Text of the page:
What we must do is help them understand it is a business, and help them understand the relationship between commercials, content, selling, how they position everything, how ads are priced, etc. But they can learn that stuff. As long as they have the passion, we can help them with the rest of it.

I try to make myself as accessible as possible. We have an intranet within our company, and everybody has my e-mail address and phone number. I try to get to the markets and spend time talking about what's going on in their part of the world.

I have a passion for the business that is hard for me to disguise, but I don't have a lot of time and patience for people who say it's somebody else's problem. If you want to whine about the business, call somebody else; if you want to make it better and think outside of the box, that's really cool. Let's do it.

RI: Tell me the number one thing radio is doing right today, and the number one thing it is doing wrong.
MQ:
The number one thing radio is doing right today is staying fundamentally rooted in making a difference in the lives of the people who listen - making that one-to-one connection.

What it's doing wrong is it is selling itself short. As an industry, we have given up on it before our audience, and I think that's wrong. If you can't say, “I'm in this business because I love it and I want to make it better,” then maybe you should get out. If we don't remain relevant to our audience, we will be a memory.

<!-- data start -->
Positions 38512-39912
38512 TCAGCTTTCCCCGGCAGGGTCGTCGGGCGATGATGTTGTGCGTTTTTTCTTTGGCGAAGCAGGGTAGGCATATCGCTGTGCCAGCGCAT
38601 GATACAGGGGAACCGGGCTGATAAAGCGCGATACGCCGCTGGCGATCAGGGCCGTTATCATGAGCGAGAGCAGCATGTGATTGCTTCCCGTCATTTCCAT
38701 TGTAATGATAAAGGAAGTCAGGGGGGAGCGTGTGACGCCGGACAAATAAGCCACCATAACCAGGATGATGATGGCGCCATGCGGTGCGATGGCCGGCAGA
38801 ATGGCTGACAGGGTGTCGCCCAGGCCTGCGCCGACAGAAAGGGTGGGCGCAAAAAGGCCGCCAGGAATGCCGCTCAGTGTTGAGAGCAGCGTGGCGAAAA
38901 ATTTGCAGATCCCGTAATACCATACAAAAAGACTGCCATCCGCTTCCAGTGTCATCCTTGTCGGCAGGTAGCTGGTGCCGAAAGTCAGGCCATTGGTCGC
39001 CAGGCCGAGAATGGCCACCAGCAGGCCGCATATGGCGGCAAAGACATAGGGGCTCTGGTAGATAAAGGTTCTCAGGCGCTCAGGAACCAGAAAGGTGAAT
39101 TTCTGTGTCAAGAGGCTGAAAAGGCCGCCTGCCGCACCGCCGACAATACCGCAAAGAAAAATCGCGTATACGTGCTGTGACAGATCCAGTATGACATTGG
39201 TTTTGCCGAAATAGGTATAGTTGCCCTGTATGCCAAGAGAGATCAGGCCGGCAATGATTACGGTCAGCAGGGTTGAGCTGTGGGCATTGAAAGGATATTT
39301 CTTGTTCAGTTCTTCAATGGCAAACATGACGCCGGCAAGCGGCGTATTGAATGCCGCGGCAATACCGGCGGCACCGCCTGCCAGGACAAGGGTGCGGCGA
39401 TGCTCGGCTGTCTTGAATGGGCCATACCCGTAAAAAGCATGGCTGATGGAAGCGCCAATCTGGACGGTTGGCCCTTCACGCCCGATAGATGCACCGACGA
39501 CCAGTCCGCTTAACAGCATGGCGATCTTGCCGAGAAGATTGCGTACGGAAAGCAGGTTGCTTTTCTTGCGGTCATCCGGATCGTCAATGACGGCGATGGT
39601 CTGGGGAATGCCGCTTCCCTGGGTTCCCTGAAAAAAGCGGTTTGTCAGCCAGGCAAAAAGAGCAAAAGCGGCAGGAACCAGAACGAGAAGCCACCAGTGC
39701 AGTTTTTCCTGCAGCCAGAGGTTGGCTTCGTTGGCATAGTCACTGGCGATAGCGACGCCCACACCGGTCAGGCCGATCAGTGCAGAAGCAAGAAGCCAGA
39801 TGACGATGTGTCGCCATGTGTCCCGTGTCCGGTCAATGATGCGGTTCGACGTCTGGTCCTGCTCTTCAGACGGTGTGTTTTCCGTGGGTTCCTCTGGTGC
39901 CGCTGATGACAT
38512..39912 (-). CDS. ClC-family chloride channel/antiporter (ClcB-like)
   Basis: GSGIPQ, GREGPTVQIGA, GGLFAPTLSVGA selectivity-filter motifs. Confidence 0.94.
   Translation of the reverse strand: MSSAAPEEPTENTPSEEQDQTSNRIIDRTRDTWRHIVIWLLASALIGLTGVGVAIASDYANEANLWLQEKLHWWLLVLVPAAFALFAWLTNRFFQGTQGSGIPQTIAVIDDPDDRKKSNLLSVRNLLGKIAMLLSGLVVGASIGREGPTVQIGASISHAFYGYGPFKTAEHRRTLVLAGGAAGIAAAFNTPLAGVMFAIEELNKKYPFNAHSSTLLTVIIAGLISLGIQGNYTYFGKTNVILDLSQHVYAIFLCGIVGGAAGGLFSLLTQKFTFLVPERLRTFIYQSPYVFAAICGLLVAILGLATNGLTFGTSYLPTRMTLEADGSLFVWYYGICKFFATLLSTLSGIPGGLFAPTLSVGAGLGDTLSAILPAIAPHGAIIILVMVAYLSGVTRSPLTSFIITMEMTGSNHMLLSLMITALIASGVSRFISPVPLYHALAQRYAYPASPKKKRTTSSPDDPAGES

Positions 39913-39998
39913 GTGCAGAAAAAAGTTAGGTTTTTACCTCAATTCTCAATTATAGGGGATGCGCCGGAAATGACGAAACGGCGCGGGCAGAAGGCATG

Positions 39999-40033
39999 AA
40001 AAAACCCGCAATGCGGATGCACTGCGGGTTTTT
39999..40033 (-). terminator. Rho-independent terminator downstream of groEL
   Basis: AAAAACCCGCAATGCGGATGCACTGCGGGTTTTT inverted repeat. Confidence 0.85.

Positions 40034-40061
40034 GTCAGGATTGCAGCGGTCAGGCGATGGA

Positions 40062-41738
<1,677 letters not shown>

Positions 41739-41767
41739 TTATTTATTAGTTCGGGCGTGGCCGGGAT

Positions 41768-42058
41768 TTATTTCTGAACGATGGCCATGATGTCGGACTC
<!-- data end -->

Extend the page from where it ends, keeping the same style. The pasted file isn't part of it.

RI: Every top radio executive proclaims to love radio. So, who are the ones out there spoiling the business?
MQ: I think we've all gotten complacent, and we've all started to look internally way too much and wonder, “What's in it for me?”

While I think radio going public has been extremely good for this business, it's made it more challenging. While we are a business and do have a product, you still have to have a little show business. We sometimes get too hung up in making it better this quarter. It's not right or wrong, it just is.

In some ways, the fact that radio is considered a growth investment instead of a value investment may be one of the best things that could happen to it. Maybe it will take the pressure off for high growth every quarter. Maybe we shouldn't expect double-digit increases in bottom line every year, but instead an upward trend over a period of time. Maybe paying dividends instead of high quarter-over-quarter growth is a better posture for this business, so we can regroup, come back to the fundamentals, and get to work on a great product. We have to take some time to dream with our people, people who care about the business and want to have this business around, so that long term, we can get better.

The women on Radio Ink's MIW list are absolutely phenomenal. They really make a difference, and for that I am eternally grateful, because they're doing things day in and day out that make this business better. I encourage them all to stay in the business. We've lost a lot of really good people in the past five years - both men and women - so bravo to these women for hanging in there and making radio better.

I used to say that I was going to be out of this business in five years, because I didn't want to be around when the last guy turned off the lights. But right now, I want to stay in the business, help drag people across the digital divide, and help them stand up and start living their dream again.